A more difficult differential diagnosis involves distinguishing Alzheimer dementia from frontotemporal degeneration, in which behavior or behavioral language disturbances appear early in the course and remain the most prominent problem. Behavioral abnormalities typically include abnormal social and interpersonal conduct (out of character for the affected individual) and may be accompanied by language disturbances, disinhibition, impulsivity, and apathy. The degree of disordered behavior (or language) is out of proportion to memory and visuospatial impairments. Many cases of Alzheimer disease also have prominent frontal-type symptoms, but in contrast to patients with frontotemporal degeneration, these individuals usually have significant problems in memory, orientation, praxis, or visuospatial performance. Additionally, the median age of diagnosis for frontotemporal dementias was 63, significantly lower than typically reported for Alzheimer dementia (23). Medicare guidelines allow payment for FDG-PET scanning to distinguish Alzheimer disease from frontotemporal degeneration using specific criteria.
Dementia with Lewy bodies should be considered when dementia develops along with prominent psychosis, parkinsonian motor signs, or marked fluctuations in awareness. The early development of visual hallucinations characterizes many cases of dementia with Lewy bodies. These tend to be benign, nondirective, and purely visual. They are frequently microptic in character, such that the patient will describe "little people" or "little animals" as their visual experience. Delusions are less frequent. A history of hyperkinetic sleep syndromes like REM behavioral disorder or periodic limb movements of sleep is often associated with dementia with Lewy bodies (15). Abnormalities on visuospatial testing are frequent in dementia with Lewy bodies patients with hallucinosis. Other typical cognitive changes in dementia with Lewy bodies include general slowness of thought and action (ie, bradyphrenia or psychomotor slowing) and disorders of executive function (ie, planning and initiation of appropriate behaviors). Tremor is often not a major feature of the parkinsonism. Rigidity, bradykinesia, and postural changes appear more commonly. Transient and otherwise unexplained lapses of consciousness may occur and can easily be mistaken for seizures or orthostatic syncope. Delusions and hallucinations may be exacerbated by treatment of the parkinsonism. Alzheimer disease pathological features are present in a majority of dementia with Lewy bodies cases. Even if the clinical criteria for dementia with Lewy bodies are not met, parkinsonian symptoms can appear as part of Alzheimer disease, typically in the later stages.
Cerebral ischemia has long been considered a primary cause of dementia, under the names of Binswanger disease, multi-infarct dementia, and vascular dementia. In a community-based autopsy series of dementia patients, cerebrovascular disease complicating Alzheimer disease was as common as cerebrovascular disease alone. Each occurred at about one fifth the rate of uncomplicated Alzheimer disease (55). The typical cognitive pattern in vascular dementia includes prominent frontal and executive dysfunction, generally with better preservation of language and insight than seen in Alzheimer dementia. Psychomotor slowing may be prominent. Focal cortical signs (ie, visuospatial dysfunction and apraxia) are seen only when relevant areas of the brain have sustained cerebrovascular lesions. Early emergence of urinary dysfunction and gait disturbances have been suggested as markers of vascular dementia that can help differentiate it from Alzheimer disease. Facial masking, rigidity, and Babinski sign are also common earlier in vascular dementia than Alzheimer disease.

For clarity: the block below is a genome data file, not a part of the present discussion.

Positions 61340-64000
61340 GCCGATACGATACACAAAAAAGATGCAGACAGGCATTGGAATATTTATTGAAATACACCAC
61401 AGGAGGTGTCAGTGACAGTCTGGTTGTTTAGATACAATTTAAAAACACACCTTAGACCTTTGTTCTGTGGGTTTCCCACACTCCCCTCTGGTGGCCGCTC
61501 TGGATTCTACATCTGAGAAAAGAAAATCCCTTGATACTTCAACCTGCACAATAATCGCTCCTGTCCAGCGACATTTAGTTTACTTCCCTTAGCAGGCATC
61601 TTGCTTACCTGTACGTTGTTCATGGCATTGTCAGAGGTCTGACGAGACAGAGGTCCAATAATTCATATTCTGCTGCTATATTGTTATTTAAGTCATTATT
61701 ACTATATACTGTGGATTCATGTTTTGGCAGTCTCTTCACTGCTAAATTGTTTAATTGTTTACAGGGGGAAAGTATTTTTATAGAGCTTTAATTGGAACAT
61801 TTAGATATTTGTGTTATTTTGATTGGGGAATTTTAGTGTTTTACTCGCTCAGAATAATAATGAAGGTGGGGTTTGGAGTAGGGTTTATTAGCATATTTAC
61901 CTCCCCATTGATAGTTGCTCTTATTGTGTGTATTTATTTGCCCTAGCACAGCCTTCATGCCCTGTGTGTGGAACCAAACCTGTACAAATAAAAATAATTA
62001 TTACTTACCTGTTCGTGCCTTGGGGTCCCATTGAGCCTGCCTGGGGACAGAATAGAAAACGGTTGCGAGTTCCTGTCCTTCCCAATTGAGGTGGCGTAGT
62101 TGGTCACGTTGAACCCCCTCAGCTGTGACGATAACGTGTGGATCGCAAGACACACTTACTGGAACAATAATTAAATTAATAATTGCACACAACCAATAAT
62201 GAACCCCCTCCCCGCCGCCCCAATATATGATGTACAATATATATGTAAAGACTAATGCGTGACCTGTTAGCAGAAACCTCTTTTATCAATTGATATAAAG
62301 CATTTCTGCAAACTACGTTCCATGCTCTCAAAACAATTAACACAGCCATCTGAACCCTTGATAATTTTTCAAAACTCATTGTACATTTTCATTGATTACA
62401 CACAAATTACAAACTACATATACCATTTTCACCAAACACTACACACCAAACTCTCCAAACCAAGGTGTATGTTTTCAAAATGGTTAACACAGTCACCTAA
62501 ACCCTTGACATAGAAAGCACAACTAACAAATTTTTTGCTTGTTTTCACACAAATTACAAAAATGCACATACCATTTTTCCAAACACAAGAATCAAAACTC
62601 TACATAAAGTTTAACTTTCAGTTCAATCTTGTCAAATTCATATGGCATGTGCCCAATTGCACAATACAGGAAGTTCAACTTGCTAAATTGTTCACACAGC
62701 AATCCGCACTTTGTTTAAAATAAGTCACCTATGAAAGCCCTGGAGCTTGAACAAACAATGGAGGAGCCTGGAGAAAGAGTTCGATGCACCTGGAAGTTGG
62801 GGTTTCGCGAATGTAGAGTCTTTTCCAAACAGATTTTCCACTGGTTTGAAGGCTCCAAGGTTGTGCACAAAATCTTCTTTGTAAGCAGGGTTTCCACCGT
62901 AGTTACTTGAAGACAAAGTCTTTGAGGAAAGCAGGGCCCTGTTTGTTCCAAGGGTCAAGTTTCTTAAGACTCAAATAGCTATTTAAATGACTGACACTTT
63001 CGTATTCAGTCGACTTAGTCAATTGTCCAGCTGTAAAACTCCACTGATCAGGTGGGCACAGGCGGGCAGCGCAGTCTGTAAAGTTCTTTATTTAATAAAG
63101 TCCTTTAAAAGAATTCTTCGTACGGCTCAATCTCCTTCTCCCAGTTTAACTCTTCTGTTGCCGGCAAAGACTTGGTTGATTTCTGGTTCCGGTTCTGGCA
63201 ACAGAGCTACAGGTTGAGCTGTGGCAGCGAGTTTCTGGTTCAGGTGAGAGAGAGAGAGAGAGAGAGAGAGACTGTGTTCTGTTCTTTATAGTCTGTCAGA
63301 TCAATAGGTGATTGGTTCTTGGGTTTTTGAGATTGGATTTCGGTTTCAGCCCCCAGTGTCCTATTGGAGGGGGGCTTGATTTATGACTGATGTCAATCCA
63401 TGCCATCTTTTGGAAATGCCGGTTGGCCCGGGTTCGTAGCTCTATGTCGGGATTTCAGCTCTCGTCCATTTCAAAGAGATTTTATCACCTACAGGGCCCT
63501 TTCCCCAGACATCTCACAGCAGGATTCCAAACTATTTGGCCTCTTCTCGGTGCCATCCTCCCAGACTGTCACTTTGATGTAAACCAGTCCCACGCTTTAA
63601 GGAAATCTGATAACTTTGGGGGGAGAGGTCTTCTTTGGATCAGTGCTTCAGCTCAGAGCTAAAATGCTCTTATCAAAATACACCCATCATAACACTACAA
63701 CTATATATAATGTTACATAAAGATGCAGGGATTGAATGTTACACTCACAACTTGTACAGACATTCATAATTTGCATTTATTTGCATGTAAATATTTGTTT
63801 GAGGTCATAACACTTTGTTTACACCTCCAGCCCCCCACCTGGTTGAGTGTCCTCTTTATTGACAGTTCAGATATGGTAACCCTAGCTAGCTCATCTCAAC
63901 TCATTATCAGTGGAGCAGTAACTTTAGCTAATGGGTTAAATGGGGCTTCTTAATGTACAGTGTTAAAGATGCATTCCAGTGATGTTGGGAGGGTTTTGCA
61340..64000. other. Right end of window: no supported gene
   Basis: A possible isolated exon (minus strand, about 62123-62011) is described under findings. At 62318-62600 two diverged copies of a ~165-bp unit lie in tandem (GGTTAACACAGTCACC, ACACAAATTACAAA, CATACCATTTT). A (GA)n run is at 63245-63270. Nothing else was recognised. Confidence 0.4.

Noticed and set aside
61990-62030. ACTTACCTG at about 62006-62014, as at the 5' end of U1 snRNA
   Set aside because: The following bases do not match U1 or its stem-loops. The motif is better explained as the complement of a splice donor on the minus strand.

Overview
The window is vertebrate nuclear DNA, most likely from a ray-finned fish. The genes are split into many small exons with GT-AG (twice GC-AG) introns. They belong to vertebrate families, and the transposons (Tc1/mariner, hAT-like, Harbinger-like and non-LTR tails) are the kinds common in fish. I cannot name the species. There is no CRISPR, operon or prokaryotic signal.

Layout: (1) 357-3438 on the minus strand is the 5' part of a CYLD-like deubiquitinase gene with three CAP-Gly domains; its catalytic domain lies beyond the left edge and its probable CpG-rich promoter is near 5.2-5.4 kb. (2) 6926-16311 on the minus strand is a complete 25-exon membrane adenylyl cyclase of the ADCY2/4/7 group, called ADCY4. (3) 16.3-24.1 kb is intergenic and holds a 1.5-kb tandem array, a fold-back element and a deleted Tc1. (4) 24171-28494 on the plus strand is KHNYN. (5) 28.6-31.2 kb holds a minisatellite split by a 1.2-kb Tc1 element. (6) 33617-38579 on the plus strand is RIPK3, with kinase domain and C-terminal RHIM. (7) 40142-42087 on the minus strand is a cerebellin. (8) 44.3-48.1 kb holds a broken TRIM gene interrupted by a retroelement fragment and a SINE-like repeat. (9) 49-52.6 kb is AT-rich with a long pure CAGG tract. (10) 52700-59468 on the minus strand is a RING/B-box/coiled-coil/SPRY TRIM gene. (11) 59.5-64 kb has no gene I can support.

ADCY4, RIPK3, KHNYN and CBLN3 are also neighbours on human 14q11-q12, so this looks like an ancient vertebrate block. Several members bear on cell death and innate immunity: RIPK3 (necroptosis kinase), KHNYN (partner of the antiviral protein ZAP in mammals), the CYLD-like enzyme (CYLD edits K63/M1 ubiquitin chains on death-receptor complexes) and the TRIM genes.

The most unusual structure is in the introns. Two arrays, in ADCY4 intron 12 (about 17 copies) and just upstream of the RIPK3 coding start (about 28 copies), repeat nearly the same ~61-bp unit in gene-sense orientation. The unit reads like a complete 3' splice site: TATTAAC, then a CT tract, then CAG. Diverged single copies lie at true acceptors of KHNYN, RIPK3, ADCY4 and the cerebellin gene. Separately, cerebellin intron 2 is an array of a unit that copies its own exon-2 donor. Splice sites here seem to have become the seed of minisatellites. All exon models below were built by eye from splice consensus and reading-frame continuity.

Normal pressure hydrocephalus, corticobasal degeneration, and progressive supranuclear palsy can all manifest with parkinsonian motor signs and dementia, but the cognitive dysfunction tends not to have the amnestic and multifocal cortical pattern of typical Alzheimer dementia. In idiopathic Parkinson disease, motor signs usually predate clinically evident dementia by several years.
In its earliest stages, Creutzfeldt-Jakob disease can also mimic Alzheimer disease. This prion disease usually progresses much more rapidly, leading to debility within months and death within months to a few years. As with Alzheimer dementia, familial forms do occur. Rare antineuronal antibody syndromes like limbic encephalitis may include prominent behavioral disturbances and some cognitive impairment, as well. These can be the presenting sign in some cases of cancer, especially small cell tumors and teratomas.
Lastly, the new pathologic entity limbic-predominant age-related TDP-43 encephalopathy (LATE) has been described. These pathologic findings are associated with a late-onset cognitive profile that parallels Alzheimer dementia and is identified postmortem, often as a comorbid neuropathologic finding (88). This entity deserves further investigation, but there is currently no clear clinical use for this distinction.